Cara McDonough of the United Way of Greater New Haven sent in this report on Saturday’s Parent University session at Gateway Community College.
Attending Parent University on Saturday, a daylong session of workshops and speeches focusing on issues faced by many New Haven-area parents, meant setting the alarm clock for a weekend morning and braving relentless rain.
That didn’t keep the motivated participants away, however.
The New Haven Public School system created Parent University because they knew that for children to succeed, they needed more guidance and support from their parents. In turn, many parents themselves needed help creating an intellectually stimulating environment in which children learned to value education.
As Superintendent Garth Harries said of the event: “We all know that when parents get involved in their children’s lives, they do better in school and have brighter futures. Parent University empowers mothers and fathers and grandparents to help their children be successful in life.”
The event, held at Gateway College Saturday, drew roughly 200 parents and caregivers, who signed up for a variety of free workshops – offered in Spanish and English – on issues like understanding the new Common Core standards at public schools, improving college gradation rates for African-American and Latino students, cyberbullying and nutrition.
Parent University, with previous sessions held in the fall of 2012 and two times in 2013, is made possible by a partnership between New Haven Public Schools, the city of New Haven, Boost! (itself a partnership with the city, the school department, and United Way of Greater New Haven) and New Haven Promise.
The keynote speaker, Dr. Brett Rayford, director of adolescent and juvenile justice services at the state Department of Children and Families, Harries and New Haven Mayor Toni Harp all gave opening remarks. And New Haven parents were definitely getting the messages they needed.
Rayford said that children become “intellectual warriors” by following a parental model. “What you project about education in our home is the thing that your child will inherit,” he said. He urged parents to “tell your child that it is cool to be booksmart, over and over again.”
“We come every year,” said Cassandra Ashe, parent of a ninth-grader. “They always have great resources to alert parents of what’s going on in the city, whether it’s going to college, or whether it’s about financial assistance.”
Jenine Wilson and Deborah Edwards (pictured), sitting together in the front of the room, were repeat attendees, as well.
“I learned a lot of tips to help my children with school, behavior and college,” said Wilson. “They are often things that you wish somebody had told your parents.”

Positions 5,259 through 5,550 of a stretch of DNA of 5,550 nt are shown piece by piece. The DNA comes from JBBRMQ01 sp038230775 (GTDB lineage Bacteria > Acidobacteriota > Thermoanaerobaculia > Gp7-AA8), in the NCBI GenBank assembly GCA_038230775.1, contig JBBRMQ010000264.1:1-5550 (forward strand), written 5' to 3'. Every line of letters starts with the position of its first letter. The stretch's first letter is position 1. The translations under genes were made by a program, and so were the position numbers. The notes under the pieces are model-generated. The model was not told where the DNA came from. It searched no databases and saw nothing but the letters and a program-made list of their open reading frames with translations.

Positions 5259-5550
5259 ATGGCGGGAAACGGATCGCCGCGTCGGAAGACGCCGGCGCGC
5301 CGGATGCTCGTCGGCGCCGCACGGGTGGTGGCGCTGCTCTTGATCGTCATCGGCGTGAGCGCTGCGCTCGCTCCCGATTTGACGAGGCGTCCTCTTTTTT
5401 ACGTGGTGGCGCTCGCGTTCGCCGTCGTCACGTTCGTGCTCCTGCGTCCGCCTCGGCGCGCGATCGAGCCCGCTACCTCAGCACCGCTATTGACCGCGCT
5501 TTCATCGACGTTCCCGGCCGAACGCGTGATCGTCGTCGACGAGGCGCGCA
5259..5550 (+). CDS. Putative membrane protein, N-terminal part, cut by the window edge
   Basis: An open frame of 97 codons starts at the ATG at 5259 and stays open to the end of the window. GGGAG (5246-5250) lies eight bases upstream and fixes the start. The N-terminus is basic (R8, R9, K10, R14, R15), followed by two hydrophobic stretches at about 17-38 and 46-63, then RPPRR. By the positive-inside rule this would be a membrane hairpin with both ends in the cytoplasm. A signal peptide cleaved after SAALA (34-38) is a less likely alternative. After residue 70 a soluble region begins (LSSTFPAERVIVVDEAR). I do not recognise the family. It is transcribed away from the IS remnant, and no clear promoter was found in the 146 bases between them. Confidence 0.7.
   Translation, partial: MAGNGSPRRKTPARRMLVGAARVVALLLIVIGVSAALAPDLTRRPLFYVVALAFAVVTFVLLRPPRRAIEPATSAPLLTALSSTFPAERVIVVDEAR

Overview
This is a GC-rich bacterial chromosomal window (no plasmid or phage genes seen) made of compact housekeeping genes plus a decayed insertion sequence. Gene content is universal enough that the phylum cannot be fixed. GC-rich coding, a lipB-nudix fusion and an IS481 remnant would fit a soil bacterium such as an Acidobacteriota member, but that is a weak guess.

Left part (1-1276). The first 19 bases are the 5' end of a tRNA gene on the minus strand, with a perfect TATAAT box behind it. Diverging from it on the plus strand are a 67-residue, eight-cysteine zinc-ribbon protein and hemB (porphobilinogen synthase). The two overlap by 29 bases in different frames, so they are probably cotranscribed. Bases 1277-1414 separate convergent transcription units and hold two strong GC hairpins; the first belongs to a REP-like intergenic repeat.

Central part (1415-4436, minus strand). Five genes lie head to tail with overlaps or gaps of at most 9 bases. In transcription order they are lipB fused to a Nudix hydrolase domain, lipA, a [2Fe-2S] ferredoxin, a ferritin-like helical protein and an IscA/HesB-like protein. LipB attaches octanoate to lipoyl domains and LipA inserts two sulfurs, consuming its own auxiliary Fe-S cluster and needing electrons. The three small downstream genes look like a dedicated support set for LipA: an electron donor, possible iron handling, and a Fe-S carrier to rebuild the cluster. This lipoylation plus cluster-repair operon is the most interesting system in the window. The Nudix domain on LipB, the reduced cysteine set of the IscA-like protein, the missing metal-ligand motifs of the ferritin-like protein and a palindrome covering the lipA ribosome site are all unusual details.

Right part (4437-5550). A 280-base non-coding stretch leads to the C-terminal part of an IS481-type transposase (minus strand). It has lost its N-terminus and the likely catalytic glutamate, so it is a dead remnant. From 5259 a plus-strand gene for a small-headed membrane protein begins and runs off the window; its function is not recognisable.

Edwards, Ashe and other parents – many who’d dropped younger children off for free childcare nearby at the Co-Op Arts and Humanities High School – gathered for breakfast and speeches in Gateway’s community room before breaking up for smaller group sessions.
Mayor Harp earned both laughter and applause sharing stories from her youth, and from her experience as a mother of three children. “I want you to remember when you feel love for your child, they can feel that, and when you are angry about something else in your life, they can feel that, too,” she said.
Parents then dispersed to the workshops, followed by lunch and resource tables, afternoon workshops and discussion groups.
In the Family Budgeting and Credit Management workshop offered under the “College Prep” heading – one of the morning’s most popular speakers – Laurel Laster, a Store Manager at Wells Fargo bank—asked the attentive group how many had family budgets in place. Only a few raised their hands.
When she asked them about the biggest challenges in financial planning, the response was more unanimous: “Unexpected expenses.”
During Laster’s hour and 15-minute workshop, she talked about financial planning methods, utilizing hands-on tools like the budget worksheet she provided to all participants.
Financial planning should be a household task, she said, including children. “Including them in the process will help them buy into why you want to do this,” said Laster. Children learn quickly that eating out less, for instance, might mean more money for a family vacation, or a computer.
More importantly, she said, if kids don’t learn financial management skills from their parents, they might not learn them at all.
She suggested all participants begin with a basic monthly budget, setting aside money for certain financial goals.
People are often scared to take that first step, she added, terrified that listing their monthly income and expenses might result in a “not so pretty” outcome. But doing can change everything for the better: “Where you are right now doesn’t always feel good, but if you don’t put a plan in place you’ll never feel good.”
In various rooms at Gateway throughout the day, participants discussed other workshop topics, like, “Fatherlessness: A Mother’s Guide to Raising Men,” and “Digital Literacy for Early Learners: A Primer for Parents.”
No matter the subject, the goal was facilitating better communication, and arming young people with tools for success. As Wilson said at the outset of the day, “All children want to learn, you just need to know how to teach them.”
To learn more about Parent University, click here.